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Florida Republicans concoct a new scheme to make it harder for students to vote

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Florida Republicans do not want to make voting easy for college students — a demographic that leans heavily Democratic.

Former GOP Secretary of State Ken Detzner, an appointee of Gov. Rick Scott, took that to the extreme in 2014, with an order banning county election officials from setting up any early voting sites on college campuses. Last year, following a lawsuit by the League of Women Voters, federal District Judge Mark Walker struck down that order as an unconstitutional burden on students’ voting rights. As a result, some 60,000 people were able to vote early on 11 college campuses in Florida in 2018.

But the GOP has not given up. According to the Tampa Bay Times, a new elections bill under consideration by the legislature and Gov. Ron DeSantis, SB 7066, would effectively accomplish the same thing, making it impossible to set up early voting sites on most college campuses.

At issue, activists say, is the bill’s requirement that any early voting site “must provide sufficient nonpermitted parking to accommodate the anticipated amount of voters.” Most colleges in Florida do not offer free parking, let alone enough free parking to accommodate every voter. And the limitation doesn’t even make sense for sites on college campuses, which are often either walkable or in the heart of cities with public transportation.

The plaintiffs in the lawsuit have filed an emergency motion with Judge Walker, saying that the bill “is aimed with laser-like precision at undoing this court’s standing preliminary injunction order, and again imposing an elections regime in which supervisors of election are effectively prohibited from offering early voting on Florida’s college and university campuses.”

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This is not the first time the Florida GOP has moved to overrule expansions of voting rights. After the bipartisan passage of Amendment 4, a voter referendum restoring rights to most ex-convicts, the legislature passed, and DeSantis signed, a bill requiring people pay back all court fines and restitution to be re-enfranchised, a de facto poll tax that prevents the amendment from applying to hundreds of thousands of people.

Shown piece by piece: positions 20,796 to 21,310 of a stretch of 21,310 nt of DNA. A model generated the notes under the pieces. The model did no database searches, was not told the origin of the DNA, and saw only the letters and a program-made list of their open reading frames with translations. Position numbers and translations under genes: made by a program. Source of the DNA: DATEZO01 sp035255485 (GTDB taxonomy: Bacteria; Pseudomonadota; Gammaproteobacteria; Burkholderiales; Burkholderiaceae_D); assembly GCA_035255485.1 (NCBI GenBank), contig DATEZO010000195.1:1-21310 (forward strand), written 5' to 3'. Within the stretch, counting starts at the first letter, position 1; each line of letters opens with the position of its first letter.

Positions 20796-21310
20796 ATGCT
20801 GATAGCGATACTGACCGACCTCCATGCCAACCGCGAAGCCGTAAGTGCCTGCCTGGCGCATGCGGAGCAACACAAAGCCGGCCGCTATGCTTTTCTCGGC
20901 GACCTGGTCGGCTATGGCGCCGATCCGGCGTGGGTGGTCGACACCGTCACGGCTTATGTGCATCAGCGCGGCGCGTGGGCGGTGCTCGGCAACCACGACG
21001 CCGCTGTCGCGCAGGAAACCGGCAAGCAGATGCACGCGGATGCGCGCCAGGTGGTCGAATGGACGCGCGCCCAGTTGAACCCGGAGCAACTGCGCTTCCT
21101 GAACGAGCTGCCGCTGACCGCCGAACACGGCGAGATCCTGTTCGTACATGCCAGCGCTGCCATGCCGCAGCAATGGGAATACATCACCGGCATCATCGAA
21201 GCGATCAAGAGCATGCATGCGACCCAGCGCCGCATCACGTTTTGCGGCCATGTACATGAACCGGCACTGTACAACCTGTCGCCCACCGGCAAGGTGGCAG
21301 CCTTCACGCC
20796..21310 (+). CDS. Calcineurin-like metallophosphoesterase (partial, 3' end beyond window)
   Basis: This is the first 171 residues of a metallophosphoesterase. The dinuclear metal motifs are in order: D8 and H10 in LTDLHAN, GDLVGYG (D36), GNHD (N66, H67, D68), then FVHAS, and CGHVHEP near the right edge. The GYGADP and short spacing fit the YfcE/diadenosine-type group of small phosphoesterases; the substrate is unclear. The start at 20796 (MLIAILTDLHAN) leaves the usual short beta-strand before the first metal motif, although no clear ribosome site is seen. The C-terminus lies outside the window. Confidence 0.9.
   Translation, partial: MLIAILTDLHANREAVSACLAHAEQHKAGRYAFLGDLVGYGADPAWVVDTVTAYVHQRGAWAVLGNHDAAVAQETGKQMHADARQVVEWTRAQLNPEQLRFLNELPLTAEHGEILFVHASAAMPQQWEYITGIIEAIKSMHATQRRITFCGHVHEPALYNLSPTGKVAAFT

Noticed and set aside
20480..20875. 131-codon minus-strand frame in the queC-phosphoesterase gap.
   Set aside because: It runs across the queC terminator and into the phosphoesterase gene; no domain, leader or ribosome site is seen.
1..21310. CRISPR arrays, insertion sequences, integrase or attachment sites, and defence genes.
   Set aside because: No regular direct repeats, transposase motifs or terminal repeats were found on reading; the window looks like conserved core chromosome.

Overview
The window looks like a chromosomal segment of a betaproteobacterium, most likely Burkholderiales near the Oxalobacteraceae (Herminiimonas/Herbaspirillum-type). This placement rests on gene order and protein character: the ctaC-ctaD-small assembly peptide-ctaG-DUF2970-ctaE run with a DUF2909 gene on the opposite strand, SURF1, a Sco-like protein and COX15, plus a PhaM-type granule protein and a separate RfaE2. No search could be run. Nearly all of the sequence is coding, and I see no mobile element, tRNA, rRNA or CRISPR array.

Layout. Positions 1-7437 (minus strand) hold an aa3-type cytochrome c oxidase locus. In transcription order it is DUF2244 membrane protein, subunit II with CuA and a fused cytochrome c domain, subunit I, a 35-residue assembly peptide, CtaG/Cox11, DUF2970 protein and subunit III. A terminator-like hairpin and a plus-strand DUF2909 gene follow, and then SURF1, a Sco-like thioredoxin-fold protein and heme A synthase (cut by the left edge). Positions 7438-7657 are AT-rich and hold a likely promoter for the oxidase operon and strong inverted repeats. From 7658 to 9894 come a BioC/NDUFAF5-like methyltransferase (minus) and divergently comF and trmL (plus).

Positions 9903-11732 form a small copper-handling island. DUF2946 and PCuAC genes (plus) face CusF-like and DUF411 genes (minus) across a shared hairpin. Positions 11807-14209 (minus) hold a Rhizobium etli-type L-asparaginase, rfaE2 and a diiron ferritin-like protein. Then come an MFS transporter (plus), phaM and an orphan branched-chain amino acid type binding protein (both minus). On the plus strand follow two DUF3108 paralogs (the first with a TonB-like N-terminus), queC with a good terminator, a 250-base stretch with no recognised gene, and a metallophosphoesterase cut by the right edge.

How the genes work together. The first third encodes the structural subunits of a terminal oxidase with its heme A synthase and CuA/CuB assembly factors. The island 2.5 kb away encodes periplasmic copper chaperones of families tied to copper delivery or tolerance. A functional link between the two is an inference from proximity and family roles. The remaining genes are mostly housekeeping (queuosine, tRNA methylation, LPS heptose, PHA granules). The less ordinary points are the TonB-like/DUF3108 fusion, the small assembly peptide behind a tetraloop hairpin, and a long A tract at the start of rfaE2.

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2020 Election

Bernie Sanders’ staff demand to be payed the $15-an-hour minimum wage he advocates: report

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Campaign workers working for Sen. Bernie Sanders (I-VT) are demanding an increase in pay consistent with the senator's campaign rhetoric, The Washington Post reported Thursday.

"Unionized campaign organizers working for Sen. Bernie Sanders’s presidential effort are battling with its management, arguing that the compensation and treatment they are receiving does not meet the standards Sanders espouses in his rhetoric, according to internal communications," the newspaper reported.

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2020 Election

Here is why Nancy Pelosi allowed a House impeachment vote

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Admitting that he isn't privy to insider knowledge from the Democratic leadership, Bloomberg columnist Jonathan Bernstein suggested that House Speaker Nancy Pelosi may be playing a much longer game on the possibility of impeachment hearings on Donald Trump than her detractors believe.

Wondering, "Is Nancy Pelosi closer to impeachment?' Bernstein writes, "Usually, when a regular bill or resolution has been introduced, it’s then referred to committee. If the majority party doesn’t want to consider the bill, it will die with no further action. Under House rules, however, any member can force an impeachment resolution onto the floor as pending business. That’s what [Rep. Al] Green (D-TX) did Wednesday."

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2020 Election

White House aides fear Trump believes House vote against impeachment means it’s never going to happen: report

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A proposal to start impeachment hearings that failed in the House on Wednesday led Donald Trump to optimistically proclaim that his presidency is safe at his North Carolina rally last night. But his proclamation has some White House officials worried the president really believes he is out of the woods.

According to a report at Politico, close aides to the president worry that his comment that "we have all this [impeachment] behind us," may be based on an unfounded notion by Trump about how Congress works.

Speaking at his campaign rally in Greenville, N.C., Trump boasted to the crowd, "I just heard that the United States House of Representatives has overwhelmingly voted to kill the most ridiculous project I’ve ever been involved in: the resolution -- how stupid is that -- on impeachment. I want to thank those Democrats because many of them voted for us, the vote was a totally lopsided 332-95-1.”

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